Diligent readers of my Twitter page [and if you’re not, why aren’t you?] will recall I recently posted a link to a piece in the Guardian giving a brief overview of Roland Barthes’ theory of “The Death of the Author”. In short, Barthes “[describes] literature as a space “where all identity is lost, beginning with the very identity of the body that writes”. The death of the author marks the birth of literature, defined, precisely, as “the invention of this voice, to which we cannot assign a specific origin”. Essentially that literature exists free of the author, and a reader shouldn’t view the text through the prism of the author’s life and history.
You likely know this already. It’s the journalist in me to be explanatory.
I’ve been thinking a lot about this notion recently in light of my current reading. I haven’t read much literary biography in my life, but am nearing the end of Carol Sklenica’s thorough examination of the life of American author Raymond Carver. On the plus side, the book is a phenomenal read, exceptional in its scholarship and the light it sheds into all corners of Carver’s life. On the minus side, it exposes Carver as a bit of an asshole.
Previously, all I knew about Carver the man I clawed together from the occasional biographical blurb in an anthology or an old interview [like the Paris Review, which I recently discovered allows authors to have the final edit on said interviews]: grew up in poverty, unhappily married, a drunk who scrabbled together whatever money he could while he worked on his stories, gave up drinking, met love of his life, redeemed by success.
As it would seem, Carver was actually a bit of an indecisive brute, an insensitive man-child who spent two-thirds of his life dissatisfied with his own decisions [when he finally committed to making them]; resented his children for distracting them from his work, deigning to be any sort of father to them after they didn’t need anything from him anymore and destroyed a marriage to an utter saint of a woman who supported him through all his failings, and loved him enough that even after his career had taken off, she let him off the hook with voluntary spousal support, since she feared suing him would drive him off the wagon again. And somewhere in there, he wrote some good stories, most of which he lifted from his own life.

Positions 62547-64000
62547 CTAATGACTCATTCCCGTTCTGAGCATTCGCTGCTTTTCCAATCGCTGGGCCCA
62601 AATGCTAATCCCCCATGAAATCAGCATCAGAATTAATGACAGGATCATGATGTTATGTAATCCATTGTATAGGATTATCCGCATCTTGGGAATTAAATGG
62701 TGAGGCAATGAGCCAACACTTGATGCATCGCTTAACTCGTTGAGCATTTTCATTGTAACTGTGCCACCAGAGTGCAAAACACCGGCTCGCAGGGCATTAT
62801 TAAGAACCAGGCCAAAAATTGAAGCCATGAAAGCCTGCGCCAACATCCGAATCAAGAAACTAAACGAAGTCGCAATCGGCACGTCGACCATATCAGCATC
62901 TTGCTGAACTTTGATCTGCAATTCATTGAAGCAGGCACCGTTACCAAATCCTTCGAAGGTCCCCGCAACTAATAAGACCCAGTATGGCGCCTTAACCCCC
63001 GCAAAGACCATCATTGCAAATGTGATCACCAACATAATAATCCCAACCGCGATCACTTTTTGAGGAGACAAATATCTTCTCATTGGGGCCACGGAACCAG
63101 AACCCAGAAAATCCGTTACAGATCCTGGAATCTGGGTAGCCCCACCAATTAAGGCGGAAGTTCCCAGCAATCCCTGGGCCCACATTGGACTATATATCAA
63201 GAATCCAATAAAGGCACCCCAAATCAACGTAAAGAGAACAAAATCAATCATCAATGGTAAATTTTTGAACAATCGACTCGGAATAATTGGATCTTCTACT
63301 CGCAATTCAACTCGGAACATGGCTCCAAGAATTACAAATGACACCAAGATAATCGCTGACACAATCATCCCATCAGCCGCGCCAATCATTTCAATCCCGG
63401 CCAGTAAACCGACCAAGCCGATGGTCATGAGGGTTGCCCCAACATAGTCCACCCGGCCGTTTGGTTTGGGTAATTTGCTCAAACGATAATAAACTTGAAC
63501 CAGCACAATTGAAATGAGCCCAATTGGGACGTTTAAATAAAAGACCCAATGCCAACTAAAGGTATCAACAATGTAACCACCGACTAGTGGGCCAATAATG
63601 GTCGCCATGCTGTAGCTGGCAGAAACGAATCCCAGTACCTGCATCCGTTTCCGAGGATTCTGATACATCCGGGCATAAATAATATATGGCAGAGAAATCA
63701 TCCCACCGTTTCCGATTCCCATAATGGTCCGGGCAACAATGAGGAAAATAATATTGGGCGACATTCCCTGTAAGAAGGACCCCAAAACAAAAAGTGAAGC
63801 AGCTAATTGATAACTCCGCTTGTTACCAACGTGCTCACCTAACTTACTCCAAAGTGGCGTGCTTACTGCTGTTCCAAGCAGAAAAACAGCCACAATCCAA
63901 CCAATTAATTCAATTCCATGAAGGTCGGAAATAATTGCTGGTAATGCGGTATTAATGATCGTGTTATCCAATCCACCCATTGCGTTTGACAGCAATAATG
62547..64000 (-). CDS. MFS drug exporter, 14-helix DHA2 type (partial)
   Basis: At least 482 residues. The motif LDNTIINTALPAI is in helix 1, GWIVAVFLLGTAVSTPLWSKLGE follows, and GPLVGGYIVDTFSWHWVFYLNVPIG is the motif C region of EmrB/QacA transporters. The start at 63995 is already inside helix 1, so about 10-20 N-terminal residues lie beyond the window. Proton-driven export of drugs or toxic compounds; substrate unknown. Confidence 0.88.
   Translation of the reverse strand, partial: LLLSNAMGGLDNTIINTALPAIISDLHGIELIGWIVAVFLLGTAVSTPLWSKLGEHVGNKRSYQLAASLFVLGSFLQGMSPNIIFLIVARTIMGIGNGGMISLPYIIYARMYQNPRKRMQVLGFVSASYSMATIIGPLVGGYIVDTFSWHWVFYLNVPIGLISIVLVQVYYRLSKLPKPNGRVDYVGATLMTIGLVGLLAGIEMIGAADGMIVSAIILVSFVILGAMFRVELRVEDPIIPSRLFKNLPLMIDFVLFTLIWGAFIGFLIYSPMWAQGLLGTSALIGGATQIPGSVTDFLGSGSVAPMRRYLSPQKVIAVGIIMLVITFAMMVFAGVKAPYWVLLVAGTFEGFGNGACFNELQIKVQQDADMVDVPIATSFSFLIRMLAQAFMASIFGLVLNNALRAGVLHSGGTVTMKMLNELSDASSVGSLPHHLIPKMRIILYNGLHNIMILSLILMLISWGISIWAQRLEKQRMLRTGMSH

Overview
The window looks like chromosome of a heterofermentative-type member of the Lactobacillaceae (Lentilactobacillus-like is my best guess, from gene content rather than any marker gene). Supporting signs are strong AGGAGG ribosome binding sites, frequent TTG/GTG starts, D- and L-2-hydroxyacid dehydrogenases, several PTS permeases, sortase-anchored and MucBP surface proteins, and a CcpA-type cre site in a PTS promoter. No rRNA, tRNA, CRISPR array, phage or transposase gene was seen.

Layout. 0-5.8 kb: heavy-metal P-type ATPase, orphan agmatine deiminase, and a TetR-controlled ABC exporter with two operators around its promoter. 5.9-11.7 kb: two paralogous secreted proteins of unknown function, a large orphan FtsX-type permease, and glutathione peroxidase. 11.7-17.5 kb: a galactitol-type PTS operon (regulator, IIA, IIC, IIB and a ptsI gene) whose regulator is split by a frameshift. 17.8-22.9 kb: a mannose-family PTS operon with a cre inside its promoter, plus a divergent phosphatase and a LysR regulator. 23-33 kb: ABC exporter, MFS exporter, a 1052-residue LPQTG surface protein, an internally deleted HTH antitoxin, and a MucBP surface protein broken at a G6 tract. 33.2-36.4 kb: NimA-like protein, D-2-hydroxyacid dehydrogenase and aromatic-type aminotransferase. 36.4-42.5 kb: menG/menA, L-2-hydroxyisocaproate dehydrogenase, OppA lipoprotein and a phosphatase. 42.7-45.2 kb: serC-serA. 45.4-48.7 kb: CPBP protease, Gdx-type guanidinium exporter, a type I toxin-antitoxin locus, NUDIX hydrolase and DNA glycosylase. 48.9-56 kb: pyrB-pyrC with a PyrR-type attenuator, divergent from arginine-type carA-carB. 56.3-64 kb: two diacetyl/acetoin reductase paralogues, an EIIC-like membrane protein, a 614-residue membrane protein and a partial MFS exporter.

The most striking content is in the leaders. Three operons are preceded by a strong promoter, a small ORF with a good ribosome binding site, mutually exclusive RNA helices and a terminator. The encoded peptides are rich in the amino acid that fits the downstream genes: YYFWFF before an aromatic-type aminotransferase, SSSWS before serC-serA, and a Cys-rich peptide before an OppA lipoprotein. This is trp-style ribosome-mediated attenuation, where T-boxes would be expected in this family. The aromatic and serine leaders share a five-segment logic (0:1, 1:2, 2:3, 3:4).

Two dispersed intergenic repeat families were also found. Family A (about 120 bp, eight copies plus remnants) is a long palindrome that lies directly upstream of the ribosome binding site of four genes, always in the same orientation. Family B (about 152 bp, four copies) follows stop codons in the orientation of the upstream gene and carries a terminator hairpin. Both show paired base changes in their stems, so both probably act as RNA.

I spent two hours last week rereading some of my best loved Carver stories just to remember why I liked the guy in the first place. And while I can still find what drew me to him as an author in the first place, knowing such intimate details of his life now leaves a bad taste in my mouth. And I should know better, and it makes me wonder about the future of authors in the current technological landscape. In the current climate of social media, the rule of the land is ‘expose, expose, expose; build the brand; develop the fanbase,’ which is well and good when a noted fantasy author I like is talking about his dog or his kids. But when he announces his engagement to a woman I find irritating, I find that affecting my appreciation for his work. Why is it when another Pulitzer Prize winning author I enjoy releases a memoir it leaves me more appreciative of his creative output? Because he lives his life in a fashion I find more acceptable? And how unfair is that to the aforementioned fantasy author?
And it’s my issue, I understand this. I’m with Barthes, the life of the author should have no place in the value of the art he or she creates. When Michael Jackson died, I was right in front of the ‘Man or the Music’ debate, testifying to the man’s musical genius separate of the questionable and inappropriate aspects of how he lived his life. I should be able to give my favourite authors the same benefit of the doubt. But I don’t know, maybe it’s because I find the art of writing fiction a much ‘closer’ art than others [and that may be personal bias speaking] that I feel like the line between person and art isn’t as easily defined. And, as the Carver bio has reminded me, writers are for the most part really messed up people.